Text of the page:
No one was laughing after that.

Since lead is heavier than most soils, I would think that using a bucket ( 5 gal. works for me) of water to separate out the smaller lead particles from the organic debris would do the job more cheaply. The organics would float on the top, to be easily skimmed off. The Remaining minerals, like silicates, iron, calcium, and other traces minerals would of course sink to the bottom with the lead.

Pour off the water, spread the remains on a flat surface in the sun to dry, and then melt That stuff in a pot to recover the lead.

It sounds like more work than it is. The organic material in soils are a lot of the volume, and are easily skimmed off and put in a pile to the side. Don't hesitate to pour the waste water on the organics, as you can easily make compost out of this stuff, if its kept moist enough to attract the worms and grubs.

Oh, Three men split up more than 300 lbs. of lead they recovered from the ties and earth backstop. They gave some more away to friends. They could not estimate how much lead they left behind because they were too tired to process( sift) more of the earth. They didn't melt the lead bits out of the earth as I have described above.

 
zimmerstutzen 
70 Cal.
Posts: 4652
10-25-11 11:12 AM - Post#1059836    

    In response to paulvallandigham

A buddy of mine used a heavy old water heater tank with the end cut off & propped up on one end. The balls just hit the sloping back wall and bounced down into the lower end. Granted he was only shooting pistol at 25 yds, but after a hundred or two hundred shots a layer of lead spatter formed in the base and absorbed the shot.

I don't think water heaters are made that heavy these days. I have been scrounging some metal plate off old farm equipment to use for such a project. Farm discs seem to work pretty well as gongs for lead balls.

 
Ghettogun 
62 Cal.
Posts: 2925
10-25-11 12:23 PM - Post#1059851    

    In response to 123.DieselBenz

  • Quote:
ince I shoot out in the desert, I got tired of transporting a bucket of sand,

Seems to me you would just fill up a bucket with some of that natural desert stuff. I'd kinda hate to scoop up a rattler though

 
123.DieselBenz 
45 Cal.
Posts: 706
10-25-11 12:30 PM - Post#1059854    

    In response to Ghettogun

No, cuz it's all kinds of crud and gravel mixed in, hard to sift out, it's not all loose sand like at the beach ... Sorry I can't post pics from my phone ... But I'll try to remember to when I get home.

Over at Cast Boolits forum there is a HUGE thread on boolit traps!

 
BrownBear 
Cannon
Posts: 13673
BrownBear
10-25-11 12:41 PM - Post#1059860    

    In response to 123.DieselBenz

Good observation 123.DieselBenz.

Our sand around here is a little courser than the "sugary" stuff I've seen on the east and west coasts, plus it sometimes has a little gravel mixed in.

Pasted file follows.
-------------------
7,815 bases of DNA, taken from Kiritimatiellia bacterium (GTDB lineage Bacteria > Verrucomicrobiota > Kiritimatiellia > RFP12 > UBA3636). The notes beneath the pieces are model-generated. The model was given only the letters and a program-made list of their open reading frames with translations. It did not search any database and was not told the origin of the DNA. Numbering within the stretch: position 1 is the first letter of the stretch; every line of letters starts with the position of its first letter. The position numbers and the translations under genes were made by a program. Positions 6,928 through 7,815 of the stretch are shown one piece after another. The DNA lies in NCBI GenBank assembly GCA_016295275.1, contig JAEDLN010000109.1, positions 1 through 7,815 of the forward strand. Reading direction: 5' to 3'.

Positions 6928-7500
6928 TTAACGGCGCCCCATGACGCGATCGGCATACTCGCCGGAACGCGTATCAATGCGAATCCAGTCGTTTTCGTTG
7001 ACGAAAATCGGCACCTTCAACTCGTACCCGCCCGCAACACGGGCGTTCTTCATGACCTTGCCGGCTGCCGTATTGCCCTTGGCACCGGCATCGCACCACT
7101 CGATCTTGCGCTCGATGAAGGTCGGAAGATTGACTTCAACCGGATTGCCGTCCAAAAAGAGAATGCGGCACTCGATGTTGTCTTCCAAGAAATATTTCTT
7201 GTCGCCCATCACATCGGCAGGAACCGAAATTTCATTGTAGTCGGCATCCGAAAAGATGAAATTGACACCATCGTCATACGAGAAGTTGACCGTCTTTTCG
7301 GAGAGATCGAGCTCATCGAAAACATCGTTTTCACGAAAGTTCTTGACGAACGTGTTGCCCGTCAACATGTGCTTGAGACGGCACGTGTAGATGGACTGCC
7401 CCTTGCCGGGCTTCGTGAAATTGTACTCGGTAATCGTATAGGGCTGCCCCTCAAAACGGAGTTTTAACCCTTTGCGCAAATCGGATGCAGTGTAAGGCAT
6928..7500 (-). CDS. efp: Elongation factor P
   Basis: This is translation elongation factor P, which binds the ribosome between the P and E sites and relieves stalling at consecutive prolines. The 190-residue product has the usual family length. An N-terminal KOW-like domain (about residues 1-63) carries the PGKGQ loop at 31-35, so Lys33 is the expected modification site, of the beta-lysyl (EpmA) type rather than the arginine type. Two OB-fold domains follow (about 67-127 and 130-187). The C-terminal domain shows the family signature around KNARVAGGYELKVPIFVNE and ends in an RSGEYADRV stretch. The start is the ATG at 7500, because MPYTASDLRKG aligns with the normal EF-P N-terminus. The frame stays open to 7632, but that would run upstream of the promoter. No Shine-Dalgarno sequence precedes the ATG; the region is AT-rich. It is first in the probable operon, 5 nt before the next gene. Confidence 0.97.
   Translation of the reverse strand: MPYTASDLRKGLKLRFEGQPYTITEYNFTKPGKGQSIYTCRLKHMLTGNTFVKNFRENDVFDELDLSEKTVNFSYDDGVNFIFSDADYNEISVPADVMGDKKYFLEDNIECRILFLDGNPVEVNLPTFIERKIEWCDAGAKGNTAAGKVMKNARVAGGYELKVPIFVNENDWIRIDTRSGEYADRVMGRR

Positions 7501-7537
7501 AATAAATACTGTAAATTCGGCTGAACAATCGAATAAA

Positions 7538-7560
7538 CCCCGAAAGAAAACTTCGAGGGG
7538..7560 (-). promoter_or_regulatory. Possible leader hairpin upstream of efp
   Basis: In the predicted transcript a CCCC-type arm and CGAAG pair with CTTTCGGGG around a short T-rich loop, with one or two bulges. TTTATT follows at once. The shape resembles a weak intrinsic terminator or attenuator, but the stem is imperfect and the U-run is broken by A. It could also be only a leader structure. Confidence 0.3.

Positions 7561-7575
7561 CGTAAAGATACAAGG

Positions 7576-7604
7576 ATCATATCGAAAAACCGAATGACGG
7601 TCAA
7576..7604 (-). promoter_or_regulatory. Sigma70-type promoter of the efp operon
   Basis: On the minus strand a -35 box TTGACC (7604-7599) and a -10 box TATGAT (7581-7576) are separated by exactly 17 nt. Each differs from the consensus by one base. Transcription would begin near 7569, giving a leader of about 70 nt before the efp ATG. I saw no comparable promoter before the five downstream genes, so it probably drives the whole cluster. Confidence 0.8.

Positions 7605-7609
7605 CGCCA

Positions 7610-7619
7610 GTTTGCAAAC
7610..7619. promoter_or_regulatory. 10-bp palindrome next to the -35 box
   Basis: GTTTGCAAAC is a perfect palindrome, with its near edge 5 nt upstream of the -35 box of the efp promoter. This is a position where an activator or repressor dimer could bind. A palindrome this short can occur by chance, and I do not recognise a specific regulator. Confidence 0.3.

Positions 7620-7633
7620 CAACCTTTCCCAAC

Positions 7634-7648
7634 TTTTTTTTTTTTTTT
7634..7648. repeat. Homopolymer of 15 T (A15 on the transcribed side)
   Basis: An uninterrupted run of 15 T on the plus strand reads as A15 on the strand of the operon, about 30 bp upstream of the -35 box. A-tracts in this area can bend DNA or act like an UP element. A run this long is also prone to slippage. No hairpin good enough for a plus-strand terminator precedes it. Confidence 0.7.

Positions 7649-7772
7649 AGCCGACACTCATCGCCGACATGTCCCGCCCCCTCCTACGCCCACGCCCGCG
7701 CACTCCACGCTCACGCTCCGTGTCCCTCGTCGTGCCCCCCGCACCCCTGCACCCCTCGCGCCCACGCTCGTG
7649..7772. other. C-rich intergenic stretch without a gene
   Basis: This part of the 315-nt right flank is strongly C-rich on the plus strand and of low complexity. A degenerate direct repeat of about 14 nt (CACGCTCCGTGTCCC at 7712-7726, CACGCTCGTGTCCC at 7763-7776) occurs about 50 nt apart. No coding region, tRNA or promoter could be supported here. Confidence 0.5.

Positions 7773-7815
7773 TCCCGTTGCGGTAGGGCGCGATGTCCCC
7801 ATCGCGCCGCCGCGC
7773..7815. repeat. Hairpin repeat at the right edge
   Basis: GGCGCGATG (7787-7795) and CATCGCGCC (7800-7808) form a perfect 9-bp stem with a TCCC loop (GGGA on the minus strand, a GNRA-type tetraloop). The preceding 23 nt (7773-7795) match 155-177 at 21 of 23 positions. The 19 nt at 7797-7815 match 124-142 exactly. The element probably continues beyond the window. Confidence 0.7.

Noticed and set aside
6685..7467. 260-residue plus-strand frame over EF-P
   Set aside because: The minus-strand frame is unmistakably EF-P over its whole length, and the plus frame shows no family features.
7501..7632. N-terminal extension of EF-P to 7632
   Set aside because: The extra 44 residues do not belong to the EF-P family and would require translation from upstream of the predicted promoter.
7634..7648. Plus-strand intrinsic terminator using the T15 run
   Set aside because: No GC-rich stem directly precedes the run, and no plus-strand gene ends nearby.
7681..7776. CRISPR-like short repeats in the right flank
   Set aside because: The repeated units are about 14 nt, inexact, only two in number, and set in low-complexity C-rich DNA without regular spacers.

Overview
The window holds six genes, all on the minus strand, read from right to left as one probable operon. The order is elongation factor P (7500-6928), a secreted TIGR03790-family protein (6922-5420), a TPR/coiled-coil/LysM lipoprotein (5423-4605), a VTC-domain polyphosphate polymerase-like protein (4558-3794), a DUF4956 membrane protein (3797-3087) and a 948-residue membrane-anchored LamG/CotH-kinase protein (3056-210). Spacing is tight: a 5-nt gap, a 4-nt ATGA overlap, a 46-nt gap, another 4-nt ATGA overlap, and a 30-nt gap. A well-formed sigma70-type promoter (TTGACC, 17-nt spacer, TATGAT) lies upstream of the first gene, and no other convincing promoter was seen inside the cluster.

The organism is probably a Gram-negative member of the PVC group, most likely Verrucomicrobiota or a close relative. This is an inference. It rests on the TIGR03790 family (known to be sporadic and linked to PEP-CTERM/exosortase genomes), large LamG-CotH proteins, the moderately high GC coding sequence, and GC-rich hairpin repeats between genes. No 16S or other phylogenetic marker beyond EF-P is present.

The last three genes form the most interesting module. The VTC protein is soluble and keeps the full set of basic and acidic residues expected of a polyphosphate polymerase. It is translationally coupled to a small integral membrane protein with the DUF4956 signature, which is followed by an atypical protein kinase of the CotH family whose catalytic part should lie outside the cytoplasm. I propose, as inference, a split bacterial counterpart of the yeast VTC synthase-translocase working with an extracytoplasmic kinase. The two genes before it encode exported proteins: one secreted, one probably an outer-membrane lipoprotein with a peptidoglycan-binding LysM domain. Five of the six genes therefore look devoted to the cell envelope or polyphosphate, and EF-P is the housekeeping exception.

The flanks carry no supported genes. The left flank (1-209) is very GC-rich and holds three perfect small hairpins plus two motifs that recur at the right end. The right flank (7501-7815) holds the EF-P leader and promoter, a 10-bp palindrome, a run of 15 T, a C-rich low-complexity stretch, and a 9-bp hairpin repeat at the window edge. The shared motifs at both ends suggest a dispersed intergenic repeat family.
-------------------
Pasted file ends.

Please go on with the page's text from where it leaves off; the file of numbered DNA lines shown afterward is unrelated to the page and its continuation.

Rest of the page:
Problem with the gravel is that it really tears up the balls rather than just flattening when hit. I solved it by putting my 1/4" screen on top of the bucket to sift the sand as I shovel it in.

Another point- I get a yield of about 75% recovered lead. The rest is in pieces (and probably dust) so small it passes through the screen, or at least some pieces caught on the screen are too small for my trouble.

Another point in recovery- storage. You won't generate enough lead from most shooting sessions to remelt right away, so I drop it into a 2# coffee can with a plastic lid. When the can is about half full, then it's time to start thinking about melting, even if just to ingots for more convenient use later.

Another trick- bring along several buckets with the inner tube facing. You accumulate lead a whole lot faster if you make the spares available for you shooting pards.
"Lay in the weeds and wait, and when you get your chance to say something, say something good."
Merle Haggard


 
123.DieselBenz 
45 Cal.
Posts: 706
10-29-11 01:36 PM - Post#1061315    

    In response to 123.DieselBenz

OK, I'm home, and have access to my pictures!

This is kinda long, and is mostly from my centerfire days!


This the first trap I made out of plywood, 15" X 15" X 21" it has a partition of steel road sign holding in 1.5” of sand in the back. weighs about 90 pounds!


I ended up adding a cardboard partition towards the front half, so I would only have to empty and sift/sort out half of the shredded rubber




Recovered .358” Hornady Hollow Base Wadcutters


.358” Lee LSWC


.432” MP Custom HP Semi Wadcutter at 44 spl speed (back row) and Mag speed, (middle row) plus what they look like when they collide in the trap!


.359” MP Custom HP mold


.434” MP Custom Mold Kramer style


Same as above, but with the round hp pins


And run a bit faster!


.378 255gr Accurate Custom mold


This is what I used to try to catch some of the above out of my 375 H&H Mag! 27” of rubber, some it went through, by following the same “tunnel” from previous shots!


.225” 59gr NOE Custom 10 cavity mold!


Here are some .350” RB on the left: